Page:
JACKSONVILLE – His focus is singular, and that's how K'Lavon Chaisson wants it.
This Jaguars 2023 Training Camp is as important as any time in the fourth-year outside linebacker's football career. But his focus isn't on numbers, or expectations, or outside thoughts.
"I'm just staying true to my path right now," he said.
Chaisson, the No. 20 overall selection by the Jaguars in the 2020 NFL Draft, is an important '23 Jaguars training camp story for multiple reasons. One is it's the final year of his rookie contract. Another is that teammates and coaches like what they see from him.
Still another is that Chaisson has a chance to contribute in the Jaguars' outside linebacker rotation along with 2019 No. 7 overall selection Josh Allen and 2022 No. 1 overall selection Travon Walker.
"When you look at K'Lavon, the tools are there," defensive coordinator Mike Caldwell said. "He's a smart and talented outside linebacker. He has ability to rush. He has shown it, and we're just waiting for him to be healthy and get his opportunity to get out there and show what he can do.
"When you look at it, he's never really had the chance for a full season. From the time we got here to now, the work he's put in, it's time for his hard work to pay off for him."
Chaisson's approach to making that work pay off: Continue to work, with an emphasis not as much on techniques and statistics but on "grinding every day."
"Consistency is the biggest thing you can get out of someone," he said. "Whatever results from that, that's a result and that's an acknowledgement of my grind. That's really it. That's what I come out and do every day."
Allen, like Caldwell, has spoken highly of Chaisson throughout '23 training camp. Chaisson appeared to have one of his better offseasons, with a heightened knowledge of the defense in Caldwell's second season, and he had a strong repetition Tuesday in the Jaguars' first one-on-one pass-rush drill of '23 camp.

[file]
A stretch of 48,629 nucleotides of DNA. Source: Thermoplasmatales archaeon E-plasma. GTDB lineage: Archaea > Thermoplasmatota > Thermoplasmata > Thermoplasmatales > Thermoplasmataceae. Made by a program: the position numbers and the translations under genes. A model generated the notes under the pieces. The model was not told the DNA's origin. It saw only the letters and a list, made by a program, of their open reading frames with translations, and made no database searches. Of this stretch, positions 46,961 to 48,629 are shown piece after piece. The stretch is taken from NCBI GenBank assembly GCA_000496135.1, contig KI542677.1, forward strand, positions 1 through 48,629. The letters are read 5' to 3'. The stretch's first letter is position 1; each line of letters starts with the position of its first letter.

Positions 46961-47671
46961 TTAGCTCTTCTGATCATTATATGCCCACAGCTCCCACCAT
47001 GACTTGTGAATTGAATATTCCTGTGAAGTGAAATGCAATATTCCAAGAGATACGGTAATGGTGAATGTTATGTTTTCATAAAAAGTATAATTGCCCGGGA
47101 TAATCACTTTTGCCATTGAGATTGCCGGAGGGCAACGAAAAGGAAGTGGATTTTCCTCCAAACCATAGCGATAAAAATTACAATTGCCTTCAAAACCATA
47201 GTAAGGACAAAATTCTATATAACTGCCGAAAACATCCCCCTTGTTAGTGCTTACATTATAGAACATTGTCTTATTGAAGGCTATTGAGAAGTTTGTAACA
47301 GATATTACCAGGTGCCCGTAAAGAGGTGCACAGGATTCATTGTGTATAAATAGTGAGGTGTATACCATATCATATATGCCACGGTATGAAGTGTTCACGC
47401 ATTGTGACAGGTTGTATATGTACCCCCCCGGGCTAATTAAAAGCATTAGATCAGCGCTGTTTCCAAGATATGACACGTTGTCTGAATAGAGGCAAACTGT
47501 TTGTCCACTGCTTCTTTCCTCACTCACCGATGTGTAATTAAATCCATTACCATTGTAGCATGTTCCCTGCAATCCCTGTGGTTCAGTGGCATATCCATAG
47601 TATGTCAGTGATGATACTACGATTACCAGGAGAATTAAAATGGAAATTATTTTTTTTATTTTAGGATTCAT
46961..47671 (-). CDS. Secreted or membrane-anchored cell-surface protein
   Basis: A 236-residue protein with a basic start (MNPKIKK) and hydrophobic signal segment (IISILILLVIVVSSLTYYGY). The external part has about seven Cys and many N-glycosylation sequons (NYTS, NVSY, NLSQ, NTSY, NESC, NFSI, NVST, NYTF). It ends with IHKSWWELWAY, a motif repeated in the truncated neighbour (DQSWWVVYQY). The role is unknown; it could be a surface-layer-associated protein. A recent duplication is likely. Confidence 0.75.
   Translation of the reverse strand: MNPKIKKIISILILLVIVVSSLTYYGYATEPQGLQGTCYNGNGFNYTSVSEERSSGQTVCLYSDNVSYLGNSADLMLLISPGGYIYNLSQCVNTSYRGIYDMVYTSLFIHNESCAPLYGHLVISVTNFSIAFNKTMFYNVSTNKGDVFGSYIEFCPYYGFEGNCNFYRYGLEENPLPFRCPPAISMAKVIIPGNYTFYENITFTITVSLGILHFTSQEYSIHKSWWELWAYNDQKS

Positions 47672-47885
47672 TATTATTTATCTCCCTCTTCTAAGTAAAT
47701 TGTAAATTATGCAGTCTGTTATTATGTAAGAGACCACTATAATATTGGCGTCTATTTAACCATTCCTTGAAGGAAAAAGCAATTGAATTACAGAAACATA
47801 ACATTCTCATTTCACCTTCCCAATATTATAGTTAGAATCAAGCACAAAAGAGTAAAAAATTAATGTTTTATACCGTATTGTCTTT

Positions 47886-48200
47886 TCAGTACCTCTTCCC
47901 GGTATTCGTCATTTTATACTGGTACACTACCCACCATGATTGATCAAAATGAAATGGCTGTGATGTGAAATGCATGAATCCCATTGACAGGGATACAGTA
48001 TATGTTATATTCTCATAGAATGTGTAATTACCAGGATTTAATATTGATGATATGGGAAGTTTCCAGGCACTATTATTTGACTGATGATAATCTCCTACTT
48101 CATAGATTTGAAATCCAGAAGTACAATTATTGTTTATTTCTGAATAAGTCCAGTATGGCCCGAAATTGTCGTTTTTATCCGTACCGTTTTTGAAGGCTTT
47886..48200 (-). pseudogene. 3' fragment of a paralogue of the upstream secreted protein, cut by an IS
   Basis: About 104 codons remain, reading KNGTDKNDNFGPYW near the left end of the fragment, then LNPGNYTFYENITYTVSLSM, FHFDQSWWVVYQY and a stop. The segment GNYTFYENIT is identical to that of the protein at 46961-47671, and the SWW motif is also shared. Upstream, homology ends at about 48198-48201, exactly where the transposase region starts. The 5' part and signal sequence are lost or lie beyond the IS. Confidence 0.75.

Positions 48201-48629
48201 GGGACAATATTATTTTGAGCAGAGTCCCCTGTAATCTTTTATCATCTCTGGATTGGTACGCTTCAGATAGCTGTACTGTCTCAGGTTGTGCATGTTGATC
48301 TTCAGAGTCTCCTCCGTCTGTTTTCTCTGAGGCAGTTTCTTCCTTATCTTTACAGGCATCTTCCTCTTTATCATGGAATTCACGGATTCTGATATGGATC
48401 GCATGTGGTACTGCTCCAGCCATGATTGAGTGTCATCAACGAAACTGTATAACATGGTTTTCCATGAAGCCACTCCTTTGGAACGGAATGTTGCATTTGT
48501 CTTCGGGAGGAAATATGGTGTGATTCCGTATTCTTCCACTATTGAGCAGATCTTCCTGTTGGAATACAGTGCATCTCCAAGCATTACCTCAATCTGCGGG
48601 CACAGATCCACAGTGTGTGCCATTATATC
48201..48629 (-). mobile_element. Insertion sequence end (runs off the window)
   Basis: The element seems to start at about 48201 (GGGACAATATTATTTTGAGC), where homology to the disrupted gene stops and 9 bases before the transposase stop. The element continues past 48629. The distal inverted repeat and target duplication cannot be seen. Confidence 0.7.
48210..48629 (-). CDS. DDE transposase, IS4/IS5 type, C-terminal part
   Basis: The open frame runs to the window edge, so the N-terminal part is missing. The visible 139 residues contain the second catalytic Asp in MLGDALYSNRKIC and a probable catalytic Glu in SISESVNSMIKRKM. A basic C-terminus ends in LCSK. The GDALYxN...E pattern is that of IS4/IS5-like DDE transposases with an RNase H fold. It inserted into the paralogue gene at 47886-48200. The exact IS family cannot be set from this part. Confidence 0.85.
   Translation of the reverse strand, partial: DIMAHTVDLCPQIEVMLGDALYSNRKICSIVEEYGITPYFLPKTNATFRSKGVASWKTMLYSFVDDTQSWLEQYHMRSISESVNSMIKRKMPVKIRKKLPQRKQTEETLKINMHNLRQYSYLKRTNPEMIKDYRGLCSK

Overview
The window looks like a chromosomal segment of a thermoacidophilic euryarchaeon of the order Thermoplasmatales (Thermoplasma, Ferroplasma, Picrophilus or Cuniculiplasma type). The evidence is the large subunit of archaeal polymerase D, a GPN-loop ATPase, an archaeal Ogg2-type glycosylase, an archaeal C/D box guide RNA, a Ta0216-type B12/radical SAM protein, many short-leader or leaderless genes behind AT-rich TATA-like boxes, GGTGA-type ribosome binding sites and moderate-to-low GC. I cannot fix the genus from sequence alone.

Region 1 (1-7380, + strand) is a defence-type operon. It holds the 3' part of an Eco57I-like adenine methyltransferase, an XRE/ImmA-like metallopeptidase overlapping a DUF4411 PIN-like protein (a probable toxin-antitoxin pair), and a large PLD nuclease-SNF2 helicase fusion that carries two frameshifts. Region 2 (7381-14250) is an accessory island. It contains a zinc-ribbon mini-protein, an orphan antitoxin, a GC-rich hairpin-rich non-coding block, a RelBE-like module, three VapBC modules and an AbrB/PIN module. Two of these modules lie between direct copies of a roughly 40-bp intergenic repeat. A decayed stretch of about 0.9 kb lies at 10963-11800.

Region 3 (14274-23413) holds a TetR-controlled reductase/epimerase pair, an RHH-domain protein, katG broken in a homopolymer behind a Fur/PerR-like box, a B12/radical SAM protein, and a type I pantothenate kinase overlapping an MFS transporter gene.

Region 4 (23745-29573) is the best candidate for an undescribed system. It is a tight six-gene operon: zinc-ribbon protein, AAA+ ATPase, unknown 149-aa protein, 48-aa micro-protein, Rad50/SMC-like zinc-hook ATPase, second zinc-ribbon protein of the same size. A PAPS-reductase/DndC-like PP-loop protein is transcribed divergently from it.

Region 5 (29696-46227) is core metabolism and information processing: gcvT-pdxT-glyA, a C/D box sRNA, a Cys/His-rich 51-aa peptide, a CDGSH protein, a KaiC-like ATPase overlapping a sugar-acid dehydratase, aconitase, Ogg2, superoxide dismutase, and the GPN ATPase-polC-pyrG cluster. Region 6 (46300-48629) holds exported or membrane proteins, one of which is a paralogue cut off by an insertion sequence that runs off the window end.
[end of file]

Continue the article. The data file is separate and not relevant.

"I'm seeing K'Lavon be a leader on this defense," Allen said. "He's a guy that the young guys, the rookies, go to if they need questions. K'Lavon is a really smart player. He knows the defense in and out. He puts himself in a position to be successful. He's a guy you can talk to about formations: 'How would you align right here? I see it a little different; tell me what you see.'
"I just think playing a little faster, being comfortable working his moves, going throughout the whole process … if he continues to grow, he'll have a lot of good opportunities."
Chaisson, who missed eight games early last season with a knee injury, has played 40 of 49 possible regular-season games in three seasons with 11 starts and three sacks – one in each season. But Chaisson on Tuesday said he's not concerned about numbers, or opinions of observers.
He said he has grown in three NFL seasons – "the best thing you can get in life is experience," he said – and that his focus now is being healthy and earning trust of coaches.
"I'm going to control as much as I can, and let everything else play out," he said. "This is a game that consistency gets rewarded. The more you have your head down, the more you work and don't get caught in outside noises or expectations, you just put your head down and you grind.
"I'm just playing the course, keeping my head down and working. The work ethic has always been there. I'm just playing the cards being dealt by the man above and continuing to be on the path I'm on."
- The Jaguars finished 12th in the NFL in points allowed and fourth in the NFL turnovers forced last season, Caldwell's first as defensive coordinator. He was asked on Tuesday what differences he expects in his approach in 2023. "Probably the biggest thing is just allowing the players to play," he said. "Early on [in 2022], I was trying to make the perfect call and now it goes back and forth. They trust us, we trust them and I have to trust them to whatever call I make, they'll go out there and execute and get the job done. It's more me understanding I'm going to out there and let them play. I'll at times try to help them out but majority of the time, 'Let them go out there and play.' We want to attack and when you attack, you come from anywhere and we want to be able to be versatile enough to be able to do that to offenses. They have their tendencies, we want to study those, but at the end of the day we can't sit back and wait on them. We have to dictate. We have to play our game."